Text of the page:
How to Create Your Corporate Style Guide

A style guide outlines the correct portrayal of your brand in written and visual communications including your website, printed documents, email, marketing materials, and more. These materials represent your company and are the first point-of-contact most potential customers and partners will have with your business.

Why do you need a style guide?

Inconsistencies between your corporate materials undermine your image and may make recipients question the professionalism of your company and your staff. By creating a style guide and ensuring employees adhere to it, you maintain the quality of your brand and make your communications recognizable and relatable to your customers, vendors, distributors, and the public.

How do you create a style guide?

Take some time to consider your brand and how you want it portrayed within your company, to your customers, to your business partners, and to the general public. It’s a good idea to do a branding exercise, if you haven’t done one already, to develop a brand that aligns with your business’ goals, values, and target markets. Based off of your brand concept, your style guide should outline the following elements:

  1. Typography

    Provide font specifications for titles, headers, copy, quotes, citations, labels, contact information, and any other written elements in both digitally and in print. This includes font face, size, spacing, leading, kerning, line height, and any other relevant elements. Outline how you would like numbers and symbols displayed, and include web-safe alternatives for non-web fonts.

  2. Colours

    State the allowable colours for fonts, logos, graphics, charts and tables, and any other branded elements. Include RGB and CMYK colour codes for each and indicate which is the primary and which are secondary colour options as well as specifications for any special cases such as the use of fonts and logos on top of photography.

  3. Logos

    Detail the correct size, layout, placement, whitespace, and allowable variations of your company logo. Many people feel that they can and should make adjustments to the logo for their own uses, so it’s best to be extremely clear about what is and is not allowed. Provide examples of the correct version of the logo as well as examples of what not to do. Also include guidelines for partner or client logos.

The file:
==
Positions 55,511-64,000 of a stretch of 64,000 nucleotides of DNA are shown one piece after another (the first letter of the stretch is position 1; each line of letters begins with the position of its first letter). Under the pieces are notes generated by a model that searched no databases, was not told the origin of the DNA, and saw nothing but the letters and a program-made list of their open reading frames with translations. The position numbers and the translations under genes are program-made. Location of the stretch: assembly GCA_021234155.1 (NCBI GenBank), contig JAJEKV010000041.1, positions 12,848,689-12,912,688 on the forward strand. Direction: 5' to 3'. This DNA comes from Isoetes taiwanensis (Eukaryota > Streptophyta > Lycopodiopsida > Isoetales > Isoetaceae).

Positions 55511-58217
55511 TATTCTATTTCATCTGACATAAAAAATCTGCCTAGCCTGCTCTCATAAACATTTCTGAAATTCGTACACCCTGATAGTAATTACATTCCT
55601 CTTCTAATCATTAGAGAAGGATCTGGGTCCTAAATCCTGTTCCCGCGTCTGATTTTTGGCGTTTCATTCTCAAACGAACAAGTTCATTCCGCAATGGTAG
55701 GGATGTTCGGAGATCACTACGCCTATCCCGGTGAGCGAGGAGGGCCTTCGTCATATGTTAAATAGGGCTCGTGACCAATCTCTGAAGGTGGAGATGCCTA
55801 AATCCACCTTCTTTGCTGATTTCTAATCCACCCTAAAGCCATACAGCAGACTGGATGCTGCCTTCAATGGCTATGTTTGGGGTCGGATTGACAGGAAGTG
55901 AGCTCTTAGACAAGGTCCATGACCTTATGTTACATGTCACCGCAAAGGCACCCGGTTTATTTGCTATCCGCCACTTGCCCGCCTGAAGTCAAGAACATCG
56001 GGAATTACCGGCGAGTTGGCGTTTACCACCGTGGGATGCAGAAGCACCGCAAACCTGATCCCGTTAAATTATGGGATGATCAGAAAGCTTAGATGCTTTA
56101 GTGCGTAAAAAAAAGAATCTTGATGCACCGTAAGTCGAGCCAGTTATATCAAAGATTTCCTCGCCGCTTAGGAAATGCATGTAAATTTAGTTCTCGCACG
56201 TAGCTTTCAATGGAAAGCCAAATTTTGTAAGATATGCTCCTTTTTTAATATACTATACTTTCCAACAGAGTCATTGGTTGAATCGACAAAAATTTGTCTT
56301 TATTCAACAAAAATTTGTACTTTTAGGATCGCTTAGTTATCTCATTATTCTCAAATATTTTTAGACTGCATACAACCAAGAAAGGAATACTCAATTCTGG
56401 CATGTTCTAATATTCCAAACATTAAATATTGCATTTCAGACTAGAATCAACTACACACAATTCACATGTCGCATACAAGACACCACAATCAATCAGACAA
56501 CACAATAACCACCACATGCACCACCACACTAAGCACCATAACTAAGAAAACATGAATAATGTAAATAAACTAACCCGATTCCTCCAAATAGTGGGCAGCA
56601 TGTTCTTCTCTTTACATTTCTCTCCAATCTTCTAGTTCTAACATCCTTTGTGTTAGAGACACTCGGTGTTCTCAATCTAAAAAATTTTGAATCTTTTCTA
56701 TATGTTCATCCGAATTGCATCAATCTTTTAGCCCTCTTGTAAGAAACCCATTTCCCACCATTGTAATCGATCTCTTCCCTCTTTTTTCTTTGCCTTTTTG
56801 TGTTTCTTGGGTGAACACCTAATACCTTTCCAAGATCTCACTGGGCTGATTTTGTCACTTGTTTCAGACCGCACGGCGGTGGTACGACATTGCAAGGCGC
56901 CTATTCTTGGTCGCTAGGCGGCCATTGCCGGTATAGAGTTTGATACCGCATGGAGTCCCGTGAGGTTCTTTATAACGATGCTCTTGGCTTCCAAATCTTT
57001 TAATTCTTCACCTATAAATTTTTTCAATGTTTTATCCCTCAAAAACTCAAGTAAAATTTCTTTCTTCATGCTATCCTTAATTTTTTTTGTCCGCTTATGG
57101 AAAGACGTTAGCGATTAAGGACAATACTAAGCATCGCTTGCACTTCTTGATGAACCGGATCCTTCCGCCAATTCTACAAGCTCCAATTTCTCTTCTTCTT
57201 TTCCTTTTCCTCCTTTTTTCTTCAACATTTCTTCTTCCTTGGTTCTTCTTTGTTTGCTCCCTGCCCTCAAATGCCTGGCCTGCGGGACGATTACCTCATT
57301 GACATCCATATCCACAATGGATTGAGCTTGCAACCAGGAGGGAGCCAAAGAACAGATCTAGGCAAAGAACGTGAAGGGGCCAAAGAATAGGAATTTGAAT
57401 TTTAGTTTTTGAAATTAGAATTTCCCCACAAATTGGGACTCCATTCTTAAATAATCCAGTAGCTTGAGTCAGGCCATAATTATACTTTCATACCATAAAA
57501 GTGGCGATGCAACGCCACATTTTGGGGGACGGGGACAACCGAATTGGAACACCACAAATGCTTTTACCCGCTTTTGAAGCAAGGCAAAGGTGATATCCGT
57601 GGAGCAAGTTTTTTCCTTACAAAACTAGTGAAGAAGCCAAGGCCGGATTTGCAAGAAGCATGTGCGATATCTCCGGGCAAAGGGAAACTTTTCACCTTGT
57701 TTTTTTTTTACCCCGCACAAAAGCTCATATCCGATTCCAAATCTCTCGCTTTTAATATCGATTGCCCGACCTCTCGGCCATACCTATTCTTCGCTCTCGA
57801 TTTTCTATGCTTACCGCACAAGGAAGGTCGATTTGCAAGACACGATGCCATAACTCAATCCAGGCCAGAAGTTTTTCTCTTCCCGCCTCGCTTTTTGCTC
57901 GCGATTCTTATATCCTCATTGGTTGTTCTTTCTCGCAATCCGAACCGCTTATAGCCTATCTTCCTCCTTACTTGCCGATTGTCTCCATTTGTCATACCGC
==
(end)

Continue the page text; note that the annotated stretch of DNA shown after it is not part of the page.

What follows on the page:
4. Layout

    Set out guidelines for the layout of titles and headers, text, images, graphics, tables of contents, charts and tables, and any other items you deem necessary. Specify the sizes and ratios, shapes, spacing, required elements, and what not to do.

  5. Brand Voice

    This includes the voice, tone, language, grammar, and use of slang or special terminology. Your brand voice should be aligned with the corporate personality you want to portray to the public.

  6. Imagery

    Specify what kinds of photos, illustrations, graphics, icons, shapes, buttons, and badges can be used including colour and style guidelines, sources, and how to caption and cite photographs.

  7. Paper

    State the size, weight, brightness, and gloss of paper to be used for materials including letters, billing documents, brochures and flyers, business cards, catalogues, and any other printed documents.

  8. Templates

    Provide templates for Word documents, PowerPoint presentations, email styles and signatures, voicemail messages, and other often-used tools to maintain consistency and avoid employees creating these for themselves. Point out the allowable colours, fonts, layouts, and content for each, as well as details such as wording for email footers or voicemail messages.

  9. Social Media

    These days it’s important to outline social media rules including what kinds of language and content are allowable, what information employees can and cannot share about the company, and whether any guidelines apply to personal profiles as well as company ones.

It’s best to be as detailed as possible so that there is little ambiguity and employees don’t have to guess at what your brand expectations are. By laying out guidelines for all of your brand elements, you make it easy for everyone on your team to portray your brand effectively and reduce inconsistencies that can reflect badly on your company and staff. Your corporate style guide lets your brand personality shine through and lets your company communications make a great first, second, and many more impressions with your customers and business partners.

Have questions about branding and corporate collateral? Contact us or leave them in the comments.